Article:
Winning close indicates you’re doing things right at the end of games, and that’s where coaching shines through. Yes, players have to make plays on both ends of the floor, they have to make free throws and they have to force their opponents into mistakes while not making too many of those themselves. But having someone on the bench to keep everything on an even keel, to show a calm demeanor and to give off an aura that says, “we’re going to win, and here’s how” … that makes a huge difference.

That’s why Bob Marlin should have been the league’s Coach of the Year. His team didn’t have the gaudy record that others, including FAU had. But no team in the league was better in the final two-thirds of the conference season, and that’s where those honors should be judged.

That’s where you have to look past the numbers, and at least the folks at CollegeInsider.com had the vision to look past a 14-15 record and honor Marlin as its “Coach of the Year.”

CollegeInsider.com also rectified some other oversights when it honored Denver’s Chase Hallam as its “Most Valuable Player,” separating that from its “Player of the Year” award that went to WKU’s Steffphon Pettigrew. I’ve argued for years that, in every sport, those two terms are radically different, and it’s good to see that a respected group feels the same way.

Hallam was the heart and soul of an under-sized team that didn’t have the physical talents of many in the league, but still managed to go 9-7 in conference play including 7-1 at home while leading the West standings much of the season. He was to his team what emotional leader La’Ryan Gary was to the Cajuns, and had great numbers to boot, but the league coaches and other voters didn’t even put him on the all-league first team. Shame on them.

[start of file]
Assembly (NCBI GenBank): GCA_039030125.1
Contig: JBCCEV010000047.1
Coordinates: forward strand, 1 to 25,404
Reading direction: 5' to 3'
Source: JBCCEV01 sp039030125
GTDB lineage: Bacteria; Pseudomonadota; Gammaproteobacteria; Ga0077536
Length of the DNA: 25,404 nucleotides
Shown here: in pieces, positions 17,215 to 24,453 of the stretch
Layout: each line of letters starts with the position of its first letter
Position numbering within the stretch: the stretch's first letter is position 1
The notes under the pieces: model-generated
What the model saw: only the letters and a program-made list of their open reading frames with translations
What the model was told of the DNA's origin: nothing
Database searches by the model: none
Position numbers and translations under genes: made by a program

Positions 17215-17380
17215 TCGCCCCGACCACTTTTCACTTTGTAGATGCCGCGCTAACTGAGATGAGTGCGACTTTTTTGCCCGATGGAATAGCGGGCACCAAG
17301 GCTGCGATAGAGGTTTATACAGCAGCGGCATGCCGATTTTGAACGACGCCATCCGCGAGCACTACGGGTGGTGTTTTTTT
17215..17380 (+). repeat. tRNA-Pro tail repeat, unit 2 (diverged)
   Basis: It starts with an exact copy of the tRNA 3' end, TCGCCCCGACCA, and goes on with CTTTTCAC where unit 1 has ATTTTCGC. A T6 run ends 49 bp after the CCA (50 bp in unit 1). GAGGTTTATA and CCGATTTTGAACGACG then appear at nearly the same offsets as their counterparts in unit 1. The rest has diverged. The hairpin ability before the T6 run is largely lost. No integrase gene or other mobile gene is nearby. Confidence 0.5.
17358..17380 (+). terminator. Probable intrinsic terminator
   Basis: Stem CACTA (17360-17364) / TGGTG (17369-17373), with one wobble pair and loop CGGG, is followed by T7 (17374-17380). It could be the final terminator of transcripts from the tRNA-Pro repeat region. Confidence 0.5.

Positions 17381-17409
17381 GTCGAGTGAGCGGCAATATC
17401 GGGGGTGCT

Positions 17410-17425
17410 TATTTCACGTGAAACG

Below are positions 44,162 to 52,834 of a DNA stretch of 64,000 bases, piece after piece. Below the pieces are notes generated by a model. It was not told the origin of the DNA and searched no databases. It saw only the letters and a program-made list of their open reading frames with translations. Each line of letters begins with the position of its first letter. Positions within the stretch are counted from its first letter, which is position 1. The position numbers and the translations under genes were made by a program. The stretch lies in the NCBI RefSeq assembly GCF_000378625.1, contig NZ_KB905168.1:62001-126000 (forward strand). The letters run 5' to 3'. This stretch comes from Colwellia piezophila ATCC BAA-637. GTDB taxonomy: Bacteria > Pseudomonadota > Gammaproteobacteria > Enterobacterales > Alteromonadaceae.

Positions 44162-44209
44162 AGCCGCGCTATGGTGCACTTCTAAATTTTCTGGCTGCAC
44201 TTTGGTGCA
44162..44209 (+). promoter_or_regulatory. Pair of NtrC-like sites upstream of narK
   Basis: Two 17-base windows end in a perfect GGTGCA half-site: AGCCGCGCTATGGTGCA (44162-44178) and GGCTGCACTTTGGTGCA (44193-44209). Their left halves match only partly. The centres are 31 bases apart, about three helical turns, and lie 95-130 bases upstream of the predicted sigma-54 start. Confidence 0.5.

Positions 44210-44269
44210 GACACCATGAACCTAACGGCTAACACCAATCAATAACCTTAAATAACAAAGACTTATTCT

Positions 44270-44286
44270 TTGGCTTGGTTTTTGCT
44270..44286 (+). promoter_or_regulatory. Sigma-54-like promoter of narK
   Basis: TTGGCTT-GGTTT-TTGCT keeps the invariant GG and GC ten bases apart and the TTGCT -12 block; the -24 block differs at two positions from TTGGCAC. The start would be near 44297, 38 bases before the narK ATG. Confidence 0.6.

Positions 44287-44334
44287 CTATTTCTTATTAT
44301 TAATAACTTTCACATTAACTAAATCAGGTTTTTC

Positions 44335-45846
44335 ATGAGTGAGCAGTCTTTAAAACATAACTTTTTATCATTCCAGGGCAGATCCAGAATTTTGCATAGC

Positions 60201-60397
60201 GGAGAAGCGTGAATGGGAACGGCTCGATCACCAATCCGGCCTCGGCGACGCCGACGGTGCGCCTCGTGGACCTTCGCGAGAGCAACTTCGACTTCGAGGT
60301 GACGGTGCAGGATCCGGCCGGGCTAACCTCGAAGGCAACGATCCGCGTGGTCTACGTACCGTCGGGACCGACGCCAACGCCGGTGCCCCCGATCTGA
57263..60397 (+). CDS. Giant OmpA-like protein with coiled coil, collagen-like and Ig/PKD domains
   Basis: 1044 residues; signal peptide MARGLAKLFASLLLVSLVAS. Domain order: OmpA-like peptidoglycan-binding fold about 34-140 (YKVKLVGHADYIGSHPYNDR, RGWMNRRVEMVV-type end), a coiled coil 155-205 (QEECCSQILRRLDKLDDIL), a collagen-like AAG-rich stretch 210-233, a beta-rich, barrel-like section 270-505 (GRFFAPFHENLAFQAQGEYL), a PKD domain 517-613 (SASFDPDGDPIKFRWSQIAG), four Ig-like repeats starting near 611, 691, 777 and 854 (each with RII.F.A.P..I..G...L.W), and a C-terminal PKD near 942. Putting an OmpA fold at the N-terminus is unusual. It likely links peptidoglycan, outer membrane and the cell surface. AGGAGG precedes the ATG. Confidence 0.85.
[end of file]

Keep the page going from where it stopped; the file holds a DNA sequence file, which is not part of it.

There were multiple players that could have been honored as Player of the Year, but Pettigrew’s pick by CollegeInsider.com was a better choice than the coaches/media panel pick of UALR’s Solomon Bozeman as the “official” Player of the Year. Bozeman did hit the league’s biggest shot this year, the 3-pointer at the buzzer that beat North Texas in the title game, but he was consistently inconsistent much of the year. UALR coach Steve Shields — one of the league’s best in getting as much out of players as possible — had him on the bench at several crucial junctures this season, and a Player of the Year should never be on the bench when a game’s on the line.